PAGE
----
Summer had been going on for a while and I hadn't done anything cultural for months. I was feeling, quite simply, uncultured. Culture-less. Then on a dog walk one morning I was riveted by a beautiful yet poignant sight: The bow (stern?) of the Titanic, rising up from the waves, unaware of what was to befall her only a few days later. It was, in short, a poster for a Titanic exhibition.
I was in there like a shot - well, a few weeks later - because I am fascinated with the story of the Titanic and have read many books about it. I also accidentally watched the film Titanic, against my will, on a long haul flight.
The exhibition was... well, beautiful. They also played the kind of funereal music that will make the tears start running as soon as you walk through the door, even if the coffin contains a total stranger. The best thing about the exhibition was a large model of the Titanic with openings cut out of the sides so you could see where all the state rooms, ballrooms and rooms for the plebs were.
A particularly poignant sight were the instruments - the actual instruments according to the plaque - on which the orchestra were said to play Nearer my God to thee, as the ship went down.
This has since been well and truly debunked; in fact, unwilling to bring the whole evening down, they were, according to survivors, playing a somewhat cheery waltz. All the musicians perished.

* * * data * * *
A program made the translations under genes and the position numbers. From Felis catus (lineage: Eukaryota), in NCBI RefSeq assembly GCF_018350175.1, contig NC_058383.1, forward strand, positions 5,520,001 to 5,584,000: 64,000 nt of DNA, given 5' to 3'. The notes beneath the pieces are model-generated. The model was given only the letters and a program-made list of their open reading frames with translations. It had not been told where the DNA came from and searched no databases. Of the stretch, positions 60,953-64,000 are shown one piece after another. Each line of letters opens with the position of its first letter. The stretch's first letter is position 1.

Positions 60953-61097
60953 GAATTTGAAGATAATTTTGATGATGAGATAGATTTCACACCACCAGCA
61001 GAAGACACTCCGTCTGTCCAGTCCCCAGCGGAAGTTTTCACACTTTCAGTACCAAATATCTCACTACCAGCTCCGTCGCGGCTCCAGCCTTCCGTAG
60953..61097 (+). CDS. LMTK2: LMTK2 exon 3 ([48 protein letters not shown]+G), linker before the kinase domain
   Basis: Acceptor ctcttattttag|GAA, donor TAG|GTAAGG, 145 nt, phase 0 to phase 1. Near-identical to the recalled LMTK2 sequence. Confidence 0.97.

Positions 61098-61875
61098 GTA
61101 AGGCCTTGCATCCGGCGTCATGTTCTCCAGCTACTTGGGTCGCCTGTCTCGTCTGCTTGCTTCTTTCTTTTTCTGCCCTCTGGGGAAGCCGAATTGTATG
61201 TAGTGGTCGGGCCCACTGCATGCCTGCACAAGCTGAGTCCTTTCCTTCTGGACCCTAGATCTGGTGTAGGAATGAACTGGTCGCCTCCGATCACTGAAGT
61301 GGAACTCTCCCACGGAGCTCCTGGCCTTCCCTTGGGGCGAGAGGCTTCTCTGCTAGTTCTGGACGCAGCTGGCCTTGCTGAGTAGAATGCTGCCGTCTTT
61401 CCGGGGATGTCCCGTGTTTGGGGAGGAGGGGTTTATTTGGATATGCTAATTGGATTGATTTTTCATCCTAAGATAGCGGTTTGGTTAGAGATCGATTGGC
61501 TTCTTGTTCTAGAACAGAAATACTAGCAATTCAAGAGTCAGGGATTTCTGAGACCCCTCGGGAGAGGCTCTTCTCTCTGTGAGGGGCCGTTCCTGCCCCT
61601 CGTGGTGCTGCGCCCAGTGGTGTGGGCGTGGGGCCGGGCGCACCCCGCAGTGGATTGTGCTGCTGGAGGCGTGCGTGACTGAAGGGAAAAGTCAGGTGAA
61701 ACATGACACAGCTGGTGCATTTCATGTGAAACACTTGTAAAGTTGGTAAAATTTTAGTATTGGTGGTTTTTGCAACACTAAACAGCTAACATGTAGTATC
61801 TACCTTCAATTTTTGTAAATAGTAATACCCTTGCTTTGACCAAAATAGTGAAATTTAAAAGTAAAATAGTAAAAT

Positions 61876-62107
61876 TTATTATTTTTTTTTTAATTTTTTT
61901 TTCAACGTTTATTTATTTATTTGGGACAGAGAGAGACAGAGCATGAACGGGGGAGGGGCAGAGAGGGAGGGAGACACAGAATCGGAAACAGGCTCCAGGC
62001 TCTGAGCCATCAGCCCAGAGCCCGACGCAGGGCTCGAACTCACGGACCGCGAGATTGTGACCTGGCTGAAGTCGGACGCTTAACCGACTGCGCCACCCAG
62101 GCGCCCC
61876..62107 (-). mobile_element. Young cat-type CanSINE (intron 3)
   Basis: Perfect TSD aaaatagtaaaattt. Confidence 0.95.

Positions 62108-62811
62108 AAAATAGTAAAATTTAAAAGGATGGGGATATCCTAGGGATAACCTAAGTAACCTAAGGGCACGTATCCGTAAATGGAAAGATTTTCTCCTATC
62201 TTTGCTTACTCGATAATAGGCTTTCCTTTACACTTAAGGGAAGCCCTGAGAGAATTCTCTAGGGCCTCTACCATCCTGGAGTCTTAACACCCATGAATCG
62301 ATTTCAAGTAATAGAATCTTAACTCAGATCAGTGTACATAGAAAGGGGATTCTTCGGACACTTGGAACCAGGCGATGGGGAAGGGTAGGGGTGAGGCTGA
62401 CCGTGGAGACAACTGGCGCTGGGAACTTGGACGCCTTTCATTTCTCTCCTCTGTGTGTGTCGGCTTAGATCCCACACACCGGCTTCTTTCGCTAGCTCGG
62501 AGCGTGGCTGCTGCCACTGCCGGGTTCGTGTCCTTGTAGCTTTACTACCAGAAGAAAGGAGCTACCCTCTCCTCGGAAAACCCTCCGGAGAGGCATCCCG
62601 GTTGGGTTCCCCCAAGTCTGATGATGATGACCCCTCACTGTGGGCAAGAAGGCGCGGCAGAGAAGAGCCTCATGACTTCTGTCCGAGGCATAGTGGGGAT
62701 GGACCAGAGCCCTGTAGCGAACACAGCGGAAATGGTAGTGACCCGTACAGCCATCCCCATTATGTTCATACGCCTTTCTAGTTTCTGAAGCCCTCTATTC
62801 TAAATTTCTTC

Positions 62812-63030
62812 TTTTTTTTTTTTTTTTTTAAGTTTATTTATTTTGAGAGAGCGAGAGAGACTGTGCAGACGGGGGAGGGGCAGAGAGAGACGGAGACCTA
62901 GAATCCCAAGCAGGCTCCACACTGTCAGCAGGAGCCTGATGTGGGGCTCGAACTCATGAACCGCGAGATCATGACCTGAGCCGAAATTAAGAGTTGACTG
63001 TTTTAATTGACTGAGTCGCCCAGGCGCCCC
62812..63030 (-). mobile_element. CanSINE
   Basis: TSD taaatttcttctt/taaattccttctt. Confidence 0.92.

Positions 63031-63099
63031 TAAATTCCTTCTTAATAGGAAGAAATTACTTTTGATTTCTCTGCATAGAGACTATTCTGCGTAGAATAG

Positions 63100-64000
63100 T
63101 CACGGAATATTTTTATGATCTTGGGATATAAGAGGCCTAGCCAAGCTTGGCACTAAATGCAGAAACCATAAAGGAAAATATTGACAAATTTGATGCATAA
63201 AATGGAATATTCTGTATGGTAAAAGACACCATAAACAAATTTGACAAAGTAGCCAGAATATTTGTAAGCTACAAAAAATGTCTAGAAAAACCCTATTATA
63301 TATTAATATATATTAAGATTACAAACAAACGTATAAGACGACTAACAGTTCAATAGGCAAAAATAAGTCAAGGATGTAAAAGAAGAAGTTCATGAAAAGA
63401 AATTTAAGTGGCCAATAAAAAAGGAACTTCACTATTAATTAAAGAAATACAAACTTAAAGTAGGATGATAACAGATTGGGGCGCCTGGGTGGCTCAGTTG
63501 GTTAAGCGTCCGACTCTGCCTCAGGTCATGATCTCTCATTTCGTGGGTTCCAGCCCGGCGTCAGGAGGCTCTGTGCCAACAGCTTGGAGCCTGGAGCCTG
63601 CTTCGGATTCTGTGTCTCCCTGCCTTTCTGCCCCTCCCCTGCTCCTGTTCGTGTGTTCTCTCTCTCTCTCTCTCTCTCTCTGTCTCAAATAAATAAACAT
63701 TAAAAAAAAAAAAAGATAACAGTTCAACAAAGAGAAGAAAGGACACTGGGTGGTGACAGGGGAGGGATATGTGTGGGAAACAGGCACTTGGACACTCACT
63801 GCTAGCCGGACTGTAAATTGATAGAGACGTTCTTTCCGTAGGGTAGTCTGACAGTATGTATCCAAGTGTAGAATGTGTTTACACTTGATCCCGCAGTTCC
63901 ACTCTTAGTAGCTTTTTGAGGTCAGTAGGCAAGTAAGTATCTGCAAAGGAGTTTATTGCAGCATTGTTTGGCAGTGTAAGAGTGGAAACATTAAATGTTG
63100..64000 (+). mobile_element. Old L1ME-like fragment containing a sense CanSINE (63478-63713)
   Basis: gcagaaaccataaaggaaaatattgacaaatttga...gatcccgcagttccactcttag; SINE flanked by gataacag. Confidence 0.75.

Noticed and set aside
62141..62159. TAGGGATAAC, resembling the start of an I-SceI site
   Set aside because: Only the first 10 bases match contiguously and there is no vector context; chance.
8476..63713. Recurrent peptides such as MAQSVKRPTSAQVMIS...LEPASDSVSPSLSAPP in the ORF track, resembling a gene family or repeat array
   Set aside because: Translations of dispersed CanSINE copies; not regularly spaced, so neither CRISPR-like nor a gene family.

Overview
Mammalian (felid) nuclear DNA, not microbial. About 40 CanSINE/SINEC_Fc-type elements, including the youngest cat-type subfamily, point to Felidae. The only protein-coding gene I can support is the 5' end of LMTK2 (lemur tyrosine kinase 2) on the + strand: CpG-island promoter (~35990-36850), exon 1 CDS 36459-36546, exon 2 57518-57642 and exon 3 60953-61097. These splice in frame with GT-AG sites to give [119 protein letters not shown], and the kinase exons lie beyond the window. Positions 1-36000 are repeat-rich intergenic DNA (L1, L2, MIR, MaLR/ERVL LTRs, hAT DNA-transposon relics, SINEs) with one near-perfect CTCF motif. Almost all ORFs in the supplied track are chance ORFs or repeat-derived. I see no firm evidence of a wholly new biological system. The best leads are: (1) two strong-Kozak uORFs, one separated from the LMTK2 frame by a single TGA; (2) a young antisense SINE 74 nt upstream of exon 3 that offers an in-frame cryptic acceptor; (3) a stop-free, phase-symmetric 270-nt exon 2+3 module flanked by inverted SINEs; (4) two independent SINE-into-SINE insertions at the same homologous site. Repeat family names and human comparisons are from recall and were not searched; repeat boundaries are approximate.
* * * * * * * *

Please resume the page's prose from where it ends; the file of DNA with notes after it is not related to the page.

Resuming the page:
But if all the musicians, only one of whose body was found, died, how could their instruments be recovered and now injury-less, in an exhibition? A violin, yes, but surely a trombone, or the trombone exhibited, couldn't float to the surface. Also, none of the musicians are listed as a trumpet or trombone player - in fact they played in a string octet. Is it churlish of me to question whether the instruments are authentic?
Talking of drowning, the same week as I went to the exhibition, Hong Kong was first hit by a typhoon number 10 (8 is the highest, normally) and, a few days later, torrential rain and flash floods. It was strange to see film clips from the MTR (Hong Kong's underground train system) with water cascading down the escalators in a Niagara like fashion and onto the trains. HK people, being level headed, didn't flinch or run away, but calmly put their feet on the seats and kept filming. Nothing can stop Hong Kong people from going to work.
By an amazing (?) coincidence, that week's podcast was also about weather, primarily rain!
Now you can learn, not only rain and flooding related words in Cantonese, but ALL the words! All you have to do is:
Today's Cantonese: 十號風球 Sap hou fung kao - 10 number windball (Typhoon signal number 10 -all is explained in the podcast! )